Thank you for giving me my life back


Dear Makiko,

Four years and two weeks ago today, I laid my eyes upon you with your gorgeous brown eyes and black fur. We went through very rigorous training and exactly four years ago today, we walked across that stage at Guide Dogs for the Blind and officially became a team. Little did I know at that point just how much you would change my life. You’ve wagged, cuddled, and kissed your way into the hearts of so many people.

Makiko, you’ve enabled me to do what I love to do. My job as a transition counselor is incredibly busy and we travel A LOT. I don’t think I would have been able to keep doing this position, or I don’t know that i would have even applied to it, without you sweet girl. You give me the confidence to be okay with going new places independently and venture into the high schools which look like colleges. This confidence can be seen in many areas of my life – I am spending less time at home and more time out and about, socializing, volunteering, participating in community events, and being me.

I may be a bit biased but I think you are one of the best looking guide dogs out there and your sweet face just melts everybody’s heart. People want to come up to me and ask me about you and of course, I love to tell everybody about how amazing and beautiful you are! This has led to many new friendships and connections… relationships I know I wouldn’t have made as a cane user. You have opened many doors for me.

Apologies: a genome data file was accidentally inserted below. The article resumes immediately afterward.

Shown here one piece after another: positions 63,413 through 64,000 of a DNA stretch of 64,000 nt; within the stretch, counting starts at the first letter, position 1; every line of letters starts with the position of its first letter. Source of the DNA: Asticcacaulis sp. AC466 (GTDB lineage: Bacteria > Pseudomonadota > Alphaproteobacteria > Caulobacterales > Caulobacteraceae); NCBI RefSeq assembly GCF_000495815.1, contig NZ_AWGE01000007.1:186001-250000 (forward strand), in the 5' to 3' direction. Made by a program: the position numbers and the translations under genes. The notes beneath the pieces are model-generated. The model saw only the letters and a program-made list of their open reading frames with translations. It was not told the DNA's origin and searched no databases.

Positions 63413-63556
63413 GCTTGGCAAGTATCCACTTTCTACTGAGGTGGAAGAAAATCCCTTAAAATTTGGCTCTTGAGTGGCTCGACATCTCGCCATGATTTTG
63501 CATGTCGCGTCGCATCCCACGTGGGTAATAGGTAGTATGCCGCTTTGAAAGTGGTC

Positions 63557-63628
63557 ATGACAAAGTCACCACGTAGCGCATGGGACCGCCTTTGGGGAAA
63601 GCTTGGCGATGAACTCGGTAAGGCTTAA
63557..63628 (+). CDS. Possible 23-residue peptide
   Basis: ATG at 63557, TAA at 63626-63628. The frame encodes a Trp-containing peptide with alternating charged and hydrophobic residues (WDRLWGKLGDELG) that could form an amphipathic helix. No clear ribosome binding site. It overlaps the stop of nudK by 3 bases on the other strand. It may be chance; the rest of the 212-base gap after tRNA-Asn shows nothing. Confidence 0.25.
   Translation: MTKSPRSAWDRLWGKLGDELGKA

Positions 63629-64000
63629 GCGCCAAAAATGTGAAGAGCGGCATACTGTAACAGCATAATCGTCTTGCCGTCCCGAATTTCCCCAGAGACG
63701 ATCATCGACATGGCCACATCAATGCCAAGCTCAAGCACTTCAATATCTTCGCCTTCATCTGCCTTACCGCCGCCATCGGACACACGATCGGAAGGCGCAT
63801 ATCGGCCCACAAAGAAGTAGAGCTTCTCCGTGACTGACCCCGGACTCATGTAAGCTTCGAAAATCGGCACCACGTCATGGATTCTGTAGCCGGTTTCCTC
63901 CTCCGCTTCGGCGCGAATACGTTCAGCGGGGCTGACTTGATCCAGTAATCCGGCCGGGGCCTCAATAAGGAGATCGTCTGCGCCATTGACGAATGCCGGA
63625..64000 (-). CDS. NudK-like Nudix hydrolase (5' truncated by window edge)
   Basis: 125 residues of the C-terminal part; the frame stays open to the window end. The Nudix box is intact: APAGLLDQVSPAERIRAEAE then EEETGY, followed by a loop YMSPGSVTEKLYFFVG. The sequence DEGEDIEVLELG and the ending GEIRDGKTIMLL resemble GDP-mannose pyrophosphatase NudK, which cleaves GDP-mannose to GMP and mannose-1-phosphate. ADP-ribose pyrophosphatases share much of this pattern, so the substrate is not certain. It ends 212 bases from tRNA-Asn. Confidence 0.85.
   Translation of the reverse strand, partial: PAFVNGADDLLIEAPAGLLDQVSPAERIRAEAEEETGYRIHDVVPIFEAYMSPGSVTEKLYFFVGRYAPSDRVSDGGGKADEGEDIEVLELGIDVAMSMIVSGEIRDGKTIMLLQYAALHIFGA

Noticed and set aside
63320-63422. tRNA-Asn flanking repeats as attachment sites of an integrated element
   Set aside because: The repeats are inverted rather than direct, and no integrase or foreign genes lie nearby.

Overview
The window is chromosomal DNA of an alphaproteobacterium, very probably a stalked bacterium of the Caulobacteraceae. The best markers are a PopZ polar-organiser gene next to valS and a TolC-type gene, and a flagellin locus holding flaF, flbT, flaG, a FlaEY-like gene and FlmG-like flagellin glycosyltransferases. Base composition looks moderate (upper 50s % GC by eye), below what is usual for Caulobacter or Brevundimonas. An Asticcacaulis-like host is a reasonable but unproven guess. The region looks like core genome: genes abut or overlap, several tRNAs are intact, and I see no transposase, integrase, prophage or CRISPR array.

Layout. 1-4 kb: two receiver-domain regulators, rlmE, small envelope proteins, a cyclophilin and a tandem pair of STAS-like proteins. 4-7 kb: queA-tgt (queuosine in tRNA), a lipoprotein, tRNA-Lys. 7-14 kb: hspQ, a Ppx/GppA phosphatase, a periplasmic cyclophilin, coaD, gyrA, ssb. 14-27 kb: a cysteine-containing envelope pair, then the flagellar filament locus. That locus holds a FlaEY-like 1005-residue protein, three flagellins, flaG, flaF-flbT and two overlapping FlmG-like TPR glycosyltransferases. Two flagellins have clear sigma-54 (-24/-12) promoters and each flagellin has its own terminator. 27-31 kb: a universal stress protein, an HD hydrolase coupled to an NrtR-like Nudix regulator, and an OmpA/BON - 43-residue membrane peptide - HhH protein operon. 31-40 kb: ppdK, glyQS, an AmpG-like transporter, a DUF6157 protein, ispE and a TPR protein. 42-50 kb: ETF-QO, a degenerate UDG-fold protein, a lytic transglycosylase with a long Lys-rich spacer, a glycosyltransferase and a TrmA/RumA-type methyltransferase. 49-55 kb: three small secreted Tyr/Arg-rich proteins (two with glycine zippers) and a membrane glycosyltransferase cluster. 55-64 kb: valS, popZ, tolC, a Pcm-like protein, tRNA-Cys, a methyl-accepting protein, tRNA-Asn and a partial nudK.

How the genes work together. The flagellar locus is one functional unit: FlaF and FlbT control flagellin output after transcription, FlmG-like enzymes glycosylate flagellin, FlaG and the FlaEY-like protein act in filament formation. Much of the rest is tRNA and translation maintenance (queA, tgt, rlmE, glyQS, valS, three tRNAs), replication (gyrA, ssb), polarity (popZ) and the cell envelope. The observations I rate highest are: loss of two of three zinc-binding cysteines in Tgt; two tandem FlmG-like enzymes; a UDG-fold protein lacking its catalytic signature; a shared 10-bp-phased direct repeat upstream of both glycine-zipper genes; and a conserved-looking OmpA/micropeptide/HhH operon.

Because you have been such an life-changing guide dog, I have wanted to continue to give back to Guide Dogs for the Blind and become more and more involved in this selfless community. Because of you, I have the opportunity to travel and meet people, sharing about Guide Dogs for the Blind. I have the opportunity to help raise funds and introduce the guide dog lifestyle to many other individuals with visual impairments. My public speaking skills are steadily improving and I’m becoming more confident in this area, an area that I have struggled in for many years. I have co-founded and become the Co-President of “The Eyes of Texas”, the Texas Alumni Chapter for Guide Dogs for the Blind, where I have had the opportunity to meet so many incredible graduates with guide dogs across the state. I founded “Guide Dog Handlers Network,” a Facebook social support group for guide dog handlers from all over the world and we have had the opportunity to be there for each other and brighten each other’s lives. Because of you, I have a new amazing community that I have the honor of being a part of.